If you struggle with anxiety, reach out. Talk about it. Get help from a trained professional. Anxiety is not a weakness. Anxiety disorders are real–often a chemical imbalance of the brain. It exists in men and women. Men, you are not alone and it is okay to get help! Everyone deserves to live their life with tools to face anxiety and be in control of their life. Healing is possible! Please do not hesitate to contact me and schedule a session.

Melissa Cluff is a licensed marriage and family therapist based in Lewisville, Texas, personally seeing clients in the North Dallas area.

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Taking the Stigma Out of Mental Illness

Taking the Stigma Out of Mental Illness

Taking the Stigma Out of Mental Illness | Cluff Counseling, Dallas Mental Health TherapistDo you shy away when you hear the words mental illness? For years, there has been a stigma about mental illness in our society. It was taboo–something uncommon and misunderstood; some even ventured as far as to say it was made up by the “weak” as a ploy to receive attention. However, over the past two decades, much has been learned about mental illness and a fair amount of resources have been developed to educate mental and medical health professionals.  Mental illnesses are very real; in fact, 43.8 million, or 18.5% of US citizens are affected. Mental illness influences the way one thinks, feels, behaves, and relates to others and to his/her surroundings. Those with mental illness often feel tense, anxious, and/or sad to the point that it is difficult for them to function normally.  That is no way to live! If you feel you or someone you love may have an undiagnosed mental illness, now is the time to get help. My purpose in writing this post is to increase understanding and awareness of mental illness in order to help you or someone you know who is suffering. Let’s begin with some basics on mental illness:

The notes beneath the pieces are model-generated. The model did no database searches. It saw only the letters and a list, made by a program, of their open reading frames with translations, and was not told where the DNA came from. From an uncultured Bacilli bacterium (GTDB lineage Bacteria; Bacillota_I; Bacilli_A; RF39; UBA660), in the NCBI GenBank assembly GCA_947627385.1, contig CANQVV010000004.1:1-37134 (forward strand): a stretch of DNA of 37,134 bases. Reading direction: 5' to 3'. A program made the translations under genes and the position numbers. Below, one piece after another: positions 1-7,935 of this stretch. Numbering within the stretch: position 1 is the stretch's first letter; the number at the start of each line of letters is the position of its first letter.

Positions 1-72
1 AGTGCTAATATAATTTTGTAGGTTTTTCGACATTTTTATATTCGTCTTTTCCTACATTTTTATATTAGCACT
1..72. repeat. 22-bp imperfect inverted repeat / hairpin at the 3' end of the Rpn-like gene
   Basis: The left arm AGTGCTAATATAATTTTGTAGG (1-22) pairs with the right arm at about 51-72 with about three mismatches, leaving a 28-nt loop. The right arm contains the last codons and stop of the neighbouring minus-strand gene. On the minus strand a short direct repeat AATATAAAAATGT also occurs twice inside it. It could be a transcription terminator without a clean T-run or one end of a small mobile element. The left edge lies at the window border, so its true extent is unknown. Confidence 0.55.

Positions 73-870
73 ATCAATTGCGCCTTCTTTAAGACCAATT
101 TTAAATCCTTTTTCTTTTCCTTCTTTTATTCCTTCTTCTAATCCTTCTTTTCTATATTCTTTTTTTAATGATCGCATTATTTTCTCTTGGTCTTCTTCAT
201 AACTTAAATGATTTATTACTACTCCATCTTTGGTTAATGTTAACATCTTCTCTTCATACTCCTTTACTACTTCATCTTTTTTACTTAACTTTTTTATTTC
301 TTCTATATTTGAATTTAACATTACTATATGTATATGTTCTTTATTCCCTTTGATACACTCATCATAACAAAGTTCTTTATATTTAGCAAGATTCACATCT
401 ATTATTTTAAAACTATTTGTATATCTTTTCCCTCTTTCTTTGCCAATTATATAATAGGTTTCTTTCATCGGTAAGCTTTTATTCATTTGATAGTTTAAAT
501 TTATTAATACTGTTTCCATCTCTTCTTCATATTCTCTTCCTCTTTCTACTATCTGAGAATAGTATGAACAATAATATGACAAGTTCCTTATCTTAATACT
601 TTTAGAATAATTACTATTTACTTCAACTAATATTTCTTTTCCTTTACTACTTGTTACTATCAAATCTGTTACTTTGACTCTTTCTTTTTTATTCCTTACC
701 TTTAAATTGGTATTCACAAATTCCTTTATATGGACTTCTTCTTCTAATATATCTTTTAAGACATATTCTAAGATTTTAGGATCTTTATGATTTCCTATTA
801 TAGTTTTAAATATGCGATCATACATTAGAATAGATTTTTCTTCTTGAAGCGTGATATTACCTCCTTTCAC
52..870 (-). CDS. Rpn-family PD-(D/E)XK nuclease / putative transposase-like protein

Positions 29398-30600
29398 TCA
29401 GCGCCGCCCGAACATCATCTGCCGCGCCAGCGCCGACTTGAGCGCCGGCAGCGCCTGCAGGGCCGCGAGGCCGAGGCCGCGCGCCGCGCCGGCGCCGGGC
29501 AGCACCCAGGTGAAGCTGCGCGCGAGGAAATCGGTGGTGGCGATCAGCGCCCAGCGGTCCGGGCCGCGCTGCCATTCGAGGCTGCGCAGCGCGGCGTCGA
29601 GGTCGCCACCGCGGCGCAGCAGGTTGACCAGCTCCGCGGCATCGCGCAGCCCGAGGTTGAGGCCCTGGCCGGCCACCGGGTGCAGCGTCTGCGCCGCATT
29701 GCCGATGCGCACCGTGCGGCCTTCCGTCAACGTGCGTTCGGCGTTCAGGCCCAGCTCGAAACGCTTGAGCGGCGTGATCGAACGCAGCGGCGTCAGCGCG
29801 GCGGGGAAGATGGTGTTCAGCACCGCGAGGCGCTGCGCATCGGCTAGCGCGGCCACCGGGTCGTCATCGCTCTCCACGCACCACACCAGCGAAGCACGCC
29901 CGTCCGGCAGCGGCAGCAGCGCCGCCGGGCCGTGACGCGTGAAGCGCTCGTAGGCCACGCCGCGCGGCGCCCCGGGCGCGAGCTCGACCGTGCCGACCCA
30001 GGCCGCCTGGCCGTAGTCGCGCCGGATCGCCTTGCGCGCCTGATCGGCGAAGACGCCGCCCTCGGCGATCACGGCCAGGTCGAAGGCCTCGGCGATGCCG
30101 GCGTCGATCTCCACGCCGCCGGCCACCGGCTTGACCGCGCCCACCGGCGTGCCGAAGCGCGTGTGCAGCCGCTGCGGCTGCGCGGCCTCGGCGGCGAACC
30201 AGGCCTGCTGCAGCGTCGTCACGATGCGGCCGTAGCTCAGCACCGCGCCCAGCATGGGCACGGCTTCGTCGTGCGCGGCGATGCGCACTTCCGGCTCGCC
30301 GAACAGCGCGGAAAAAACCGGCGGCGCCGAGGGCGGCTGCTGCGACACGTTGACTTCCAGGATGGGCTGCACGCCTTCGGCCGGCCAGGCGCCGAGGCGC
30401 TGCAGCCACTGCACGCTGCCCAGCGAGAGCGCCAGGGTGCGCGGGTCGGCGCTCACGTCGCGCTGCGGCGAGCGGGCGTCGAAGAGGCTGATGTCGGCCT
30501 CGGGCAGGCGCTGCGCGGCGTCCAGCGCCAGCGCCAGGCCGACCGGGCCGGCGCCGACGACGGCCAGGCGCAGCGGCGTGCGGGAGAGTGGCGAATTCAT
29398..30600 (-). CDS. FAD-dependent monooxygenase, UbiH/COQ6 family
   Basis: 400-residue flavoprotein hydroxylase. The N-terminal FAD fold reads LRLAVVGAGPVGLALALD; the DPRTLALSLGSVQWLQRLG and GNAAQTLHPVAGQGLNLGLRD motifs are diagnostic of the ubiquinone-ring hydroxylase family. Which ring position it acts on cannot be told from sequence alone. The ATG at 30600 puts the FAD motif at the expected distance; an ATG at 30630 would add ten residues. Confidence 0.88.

1. What is a mental illness? According to the National Alliance on Mental Illness, a mental illness is a condition that affects a person’s thinking, feeling or mood. Such conditions may affect someone’s ability to relate to others and function each day. Mental illnesses come in different types and with varying degrees of severity. The most common types are depression, anxiety, schizophrenia, bipolar mood disorder, personality disorders, trauma and eating disorders.
  2. Who has a mental illness? While some studies show that mental illness can be hereditary, we are all susceptible. In fact, 1 in 5 adults in the United States experiences mental illness in a given year! Mental illness can affect anyone regardless of age, gender, income, social status, race/ethnicity, religion, sexual orientation, background or other aspect of cultural identity. It can occur at any age, but 50% of mental health conditions begin by age 14, and 75% of mental health conditions develop by age 24.
  3. How do you get a mental illness? Although the exact cause of most mental illness is not known, researchers are finding that many of these conditions are caused by a combination of the following factors and not personal weakness or a character defect (as was previously believed):
    a. Heredity (genetics passed on from affected family members)
    b. Biology (imbalance of neurotransmitters)
    c. Psychological trauma (emotional, physical, or sexual abuse; a significant early loss; neglect)
    d. Environmental factors (death or divorce, a dysfunctional family life, changing jobs or schools, substance abuse)
  4. Are mental illnesses treatable? Certainly! Much progress has been made the last two decades to better understand mental illness and how to treat it.  A full recovery from a mental illness is not simply a matter of will and self-discipline. With therapy and/or medication, a full recovery is absolutely possible.

I hope that better understanding mental illness will remove the stigma and allow more people to seek the treatment they need. It is very real and it is very treatable. If you suffer from mental illness, I want you to know that there is hope! There is nothing shameful about a mental illness, and there are a myriad of resources available to you today–the foremost being a trained and experienced therapist to be your coach and advocate along the way.  Start treatment early and be an active participant in your own recovery process. Contact me today to set up your first appointment!